Erin Payne & Aleesha Johnson
In 1945 a mass murdering of some 6 million European Jews, Gypsies, homosexuals, and other groups was made by the German Nazi regime during the Second World War. This “Final Solution” ordered by a man named Adolf Hitler was soon known as the Holocaust. Hitler felt Jews to be an inferior race and a threat to German racial purity and community. As a result, he ordered the mass killing of all inferior groups believed plague Germany. To this day many German families are still haunted by the cruel legacy left behind by the Holocaust.
The aftereffects of the Holocaust were everlasting for many families. Survivors were unable to return home, as many had lost their families and had been condemned by non-Jewish neighbors. Due to this many refugees, POWs, and other dismissed groups began to move across Europe in an effort to regain their old lives. Since many were unaware of what the Nazis had done to the Jewish people, Allied powers began to inform the public of the many atrocities the Nazis committed during the early 1940s. Although the Jewish people began to gain support, they still struggled to return to normalcy. They had to seek restitution of wealth and property confiscated by Nazis in earlier years. Thankfully though, the German government eventually began to make payments to individual Jews and to the Jewish people as a way of acknowledging the German people's responsibility for the crimes committed in their name.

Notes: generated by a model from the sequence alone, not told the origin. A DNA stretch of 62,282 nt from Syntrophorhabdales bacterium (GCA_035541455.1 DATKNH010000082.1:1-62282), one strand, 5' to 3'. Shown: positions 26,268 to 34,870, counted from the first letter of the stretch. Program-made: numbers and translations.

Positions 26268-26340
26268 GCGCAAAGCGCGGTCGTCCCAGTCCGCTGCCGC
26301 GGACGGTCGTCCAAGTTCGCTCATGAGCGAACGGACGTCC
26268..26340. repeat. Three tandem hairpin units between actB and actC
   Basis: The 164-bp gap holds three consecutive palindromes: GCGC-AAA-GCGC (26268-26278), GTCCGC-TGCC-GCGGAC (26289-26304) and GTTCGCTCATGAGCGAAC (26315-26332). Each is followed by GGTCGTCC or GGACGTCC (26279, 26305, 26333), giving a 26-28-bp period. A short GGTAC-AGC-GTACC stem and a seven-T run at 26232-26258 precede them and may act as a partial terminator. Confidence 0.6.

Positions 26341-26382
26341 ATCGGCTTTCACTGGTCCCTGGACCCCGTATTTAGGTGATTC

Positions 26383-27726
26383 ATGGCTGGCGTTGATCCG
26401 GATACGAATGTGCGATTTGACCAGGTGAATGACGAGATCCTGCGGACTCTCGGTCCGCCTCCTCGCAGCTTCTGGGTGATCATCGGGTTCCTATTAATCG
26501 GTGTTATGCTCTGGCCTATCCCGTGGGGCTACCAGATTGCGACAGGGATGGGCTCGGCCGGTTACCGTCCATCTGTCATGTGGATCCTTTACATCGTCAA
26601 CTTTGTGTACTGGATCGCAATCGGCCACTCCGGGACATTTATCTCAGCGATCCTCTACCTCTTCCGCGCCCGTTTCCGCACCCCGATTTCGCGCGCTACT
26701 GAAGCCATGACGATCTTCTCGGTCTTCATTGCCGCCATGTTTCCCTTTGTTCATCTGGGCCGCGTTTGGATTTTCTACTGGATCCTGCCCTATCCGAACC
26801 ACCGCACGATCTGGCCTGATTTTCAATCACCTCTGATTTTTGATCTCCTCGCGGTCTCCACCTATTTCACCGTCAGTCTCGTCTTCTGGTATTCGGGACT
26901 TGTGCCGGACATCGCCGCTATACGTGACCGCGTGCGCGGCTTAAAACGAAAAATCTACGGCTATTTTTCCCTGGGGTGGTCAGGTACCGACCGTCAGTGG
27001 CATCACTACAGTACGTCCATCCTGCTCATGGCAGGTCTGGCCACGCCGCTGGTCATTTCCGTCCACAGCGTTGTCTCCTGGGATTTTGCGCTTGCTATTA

The Jews were brutally killed by Germany who were led by the Nazis and Adolf Hitler. They invaded and the Poland World War Two began. The Warsaw Ghetto was a major ghetto in Poland, where many of the victims were held. Ghettos and concentration camps did not have enough food, and lacked sanitation. Many of the jews died in these camps. The Jews tried to fight against the Germans, and run away. Refugee camps helped the few that were able to escape from the camps. The Holocaust will go down as one of the most brutal genocides ever.